Like most Americans, I am gravely concerned by the out-of-control spending and borrowing in Washington, D.C., which continues to grow day by day, increasing the debt burden on our children and grandchildren, with no sign of interest by Congress or the White House.
President Obama said he was going to solve an economic crisis caused by too much spending and borrowing with more spending and borrowing – and the results speak for themselves. Since January 2009, the national debt has grown by $4 trillion, and it continues to grow by $5 billion per day – three times the pace of the previous Administration. Today, the national debt is at $15.5 trillion (or $52,000 per person). And according to the President’s latest budget proposal, $6.4 trillion would be added to the debt between 2013 and 2022. This is unacceptable.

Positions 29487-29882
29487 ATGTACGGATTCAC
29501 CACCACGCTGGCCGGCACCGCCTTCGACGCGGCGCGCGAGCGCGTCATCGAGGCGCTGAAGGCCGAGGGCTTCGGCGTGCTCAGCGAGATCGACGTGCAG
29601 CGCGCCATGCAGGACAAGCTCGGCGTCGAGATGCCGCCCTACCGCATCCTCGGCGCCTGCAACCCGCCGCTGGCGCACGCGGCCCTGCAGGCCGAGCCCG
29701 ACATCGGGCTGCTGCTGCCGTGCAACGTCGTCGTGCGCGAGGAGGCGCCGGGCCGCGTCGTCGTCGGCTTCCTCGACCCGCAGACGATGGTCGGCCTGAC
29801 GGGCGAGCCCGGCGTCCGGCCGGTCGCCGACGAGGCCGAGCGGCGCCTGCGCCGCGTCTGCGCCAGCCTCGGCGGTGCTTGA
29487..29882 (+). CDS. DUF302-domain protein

To get our fiscal house in order, we have enacted numerous reforms since last year and continue to look for ways to reduce spending. We began by cutting the budget for individual House members, showing that we can lead by example. One of the first votes on the House floor was to repeal and replace the meddlesome and costly “health care reform”. I supported a balanced budget amendment, which ultimately fell short of a two-thirds majority required for passage. We recently passed a Continuing Resolution that cut the budget by $100 billion – reducing non-discretionary spending to pre-stimulus, pre-TARP levels. We must now reform the two biggest mandatory spending programs – Social Security and Medicare. Doing so without raising taxes and without adversely affecting our older population and the most vulnerable will be a big task, but we are up to the challenge.